Religion provides some answers - maybe not answers that can be scientifically validated, but religious people know that what is outside and can be validated is only a small part of what we "know" and experience in life. The specific answers may differ from religion to religion, but there are many common themes. Those common themes often revolve around questions about how to live, how to treat other human beings. The Golden Rule is found in all major religions. Religion can provide some useful tools to those who try to honestly follow what they teach - at least about the big stuff. It's when they get down to the detailed nitty-gritty that most religion goes way off course. Because then instead of trying to be guides in helping people deal with the unknowable and provide some guidelines for living, they try to be God.
So, the main purpose of religion may be to try to provide answers to that which can't really be answered. But the questions just don't go away, and a secondary purpose seems to be to provide a code, a structure of moral guidelines. Often this is very practical - it allows people whose interests are competing to somehow develop enough control to not always act in their own short-term, immediate self- interest. Thus exercising restraint in not stealing the neighbor's goat is a bit easier if its part of a code that all - or most- are following. Besides, it prevents all kinds of murder and mayhem.
As thinking and reflective beings, we humans are frustrated when we don't understand something. We want to KNOW! Just like we can often (but not always) KNOW scientific principles. Sometimes we think we KNOW scientific facts and then some bright scientist comes along and develops a new telescope or tries something new in a lab, and smashes a whole body of accepted science to smithereens. It happens.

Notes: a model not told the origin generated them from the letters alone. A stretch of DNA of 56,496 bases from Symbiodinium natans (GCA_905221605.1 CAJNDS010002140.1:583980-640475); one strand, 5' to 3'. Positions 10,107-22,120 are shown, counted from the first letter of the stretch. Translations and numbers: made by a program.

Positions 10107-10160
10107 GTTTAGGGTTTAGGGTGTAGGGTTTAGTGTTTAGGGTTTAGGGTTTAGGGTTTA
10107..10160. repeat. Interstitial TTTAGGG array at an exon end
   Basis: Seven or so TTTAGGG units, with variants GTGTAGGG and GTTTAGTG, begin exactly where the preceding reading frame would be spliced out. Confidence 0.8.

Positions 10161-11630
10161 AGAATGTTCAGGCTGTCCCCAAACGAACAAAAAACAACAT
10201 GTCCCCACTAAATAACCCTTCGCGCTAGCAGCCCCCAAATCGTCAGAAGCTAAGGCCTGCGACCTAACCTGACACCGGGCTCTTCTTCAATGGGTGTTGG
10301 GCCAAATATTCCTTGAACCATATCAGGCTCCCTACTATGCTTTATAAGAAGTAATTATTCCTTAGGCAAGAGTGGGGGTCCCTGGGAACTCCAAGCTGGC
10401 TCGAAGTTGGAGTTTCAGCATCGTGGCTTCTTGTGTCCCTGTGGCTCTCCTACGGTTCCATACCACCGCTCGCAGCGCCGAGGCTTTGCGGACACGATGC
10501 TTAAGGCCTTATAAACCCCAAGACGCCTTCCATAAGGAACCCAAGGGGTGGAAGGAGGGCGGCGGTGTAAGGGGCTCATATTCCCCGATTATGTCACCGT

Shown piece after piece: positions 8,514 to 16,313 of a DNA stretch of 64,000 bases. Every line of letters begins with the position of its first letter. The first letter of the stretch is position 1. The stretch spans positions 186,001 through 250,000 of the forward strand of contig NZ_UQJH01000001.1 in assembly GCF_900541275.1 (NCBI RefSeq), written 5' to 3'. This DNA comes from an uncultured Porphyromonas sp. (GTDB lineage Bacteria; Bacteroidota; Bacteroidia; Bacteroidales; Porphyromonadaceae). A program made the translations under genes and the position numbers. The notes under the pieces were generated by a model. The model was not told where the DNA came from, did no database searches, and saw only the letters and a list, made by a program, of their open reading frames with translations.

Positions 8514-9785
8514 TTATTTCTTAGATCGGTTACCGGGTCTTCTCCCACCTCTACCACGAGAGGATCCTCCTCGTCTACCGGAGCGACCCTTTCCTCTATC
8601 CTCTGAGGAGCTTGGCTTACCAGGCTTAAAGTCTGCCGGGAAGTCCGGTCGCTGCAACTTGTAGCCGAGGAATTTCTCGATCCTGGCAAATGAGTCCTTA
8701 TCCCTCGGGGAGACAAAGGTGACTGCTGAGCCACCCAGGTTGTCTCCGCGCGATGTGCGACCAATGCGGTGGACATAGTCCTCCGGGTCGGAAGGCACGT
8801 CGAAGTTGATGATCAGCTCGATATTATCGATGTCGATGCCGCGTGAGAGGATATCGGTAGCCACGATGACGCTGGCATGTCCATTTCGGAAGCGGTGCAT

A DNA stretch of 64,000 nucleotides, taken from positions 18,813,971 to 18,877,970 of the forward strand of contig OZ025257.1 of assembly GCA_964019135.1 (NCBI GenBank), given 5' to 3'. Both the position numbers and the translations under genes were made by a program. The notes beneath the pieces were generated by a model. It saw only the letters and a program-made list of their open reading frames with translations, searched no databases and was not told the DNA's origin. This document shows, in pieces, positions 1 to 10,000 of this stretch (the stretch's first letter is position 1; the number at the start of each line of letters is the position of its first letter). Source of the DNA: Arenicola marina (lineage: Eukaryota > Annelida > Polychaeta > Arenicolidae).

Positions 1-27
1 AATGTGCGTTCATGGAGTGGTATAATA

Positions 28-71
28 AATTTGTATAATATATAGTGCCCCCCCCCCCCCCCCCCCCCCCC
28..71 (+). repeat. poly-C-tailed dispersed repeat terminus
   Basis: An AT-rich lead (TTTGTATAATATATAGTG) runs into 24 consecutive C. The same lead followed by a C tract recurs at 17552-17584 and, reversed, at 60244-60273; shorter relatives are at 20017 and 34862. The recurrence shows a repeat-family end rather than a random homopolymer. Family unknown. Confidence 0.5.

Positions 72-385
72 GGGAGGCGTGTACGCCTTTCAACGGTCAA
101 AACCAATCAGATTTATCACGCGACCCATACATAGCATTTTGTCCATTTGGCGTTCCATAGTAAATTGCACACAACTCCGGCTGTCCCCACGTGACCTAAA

By definition, God is not knowable, nor understand-able. But human beings aren't comfortable with that and so develop systems that are a way to try to answer the questions that can't be answered, and we call those systematic approaches to trying to understand the not-understandable religion. The best that can be done is probably to catch glimpses of understanding. The human mind and soul (I am among those who do believe in the soul/spirit) can often make great leaps of insight - but they are still mere glimpses.
So, religion is referred to in terms of "faith" - one may believe in God or not believe in God, but either way it cannot be proven through through scientific methods. Even when there is agreement that there is a God, the details of various understandings of Who or What is God, what is God's nature, etc will keep human beings divided for probably whatever time is left in human history. So, one accepts the tenets of Christianity or Islam or Hinduism or Judaism the detailed answers provided by the great religions - on "faith" also. Most of us "believe" the religion of the family and culture we are born into. The "true" Christians who "believe" that christianity is the "true" religion, would most likely be just as fervently convinced in the truth of Islam had they been born to a Muslim family in Morocco, and just as fervent in their devotions to the pantheon of Hindu deities, just as faithful in completing pilgrimages to Hindu shrines and undertaking Hindu spiritual practices (or Buddhist or.....) if they had born to a Hindu family in Delhi or a Buddhist family in Viet Nam.
Once again, brilliant analysis of a perplexing question. Congratulations.
We have nothing to fear except our lack of understanding of fear itself.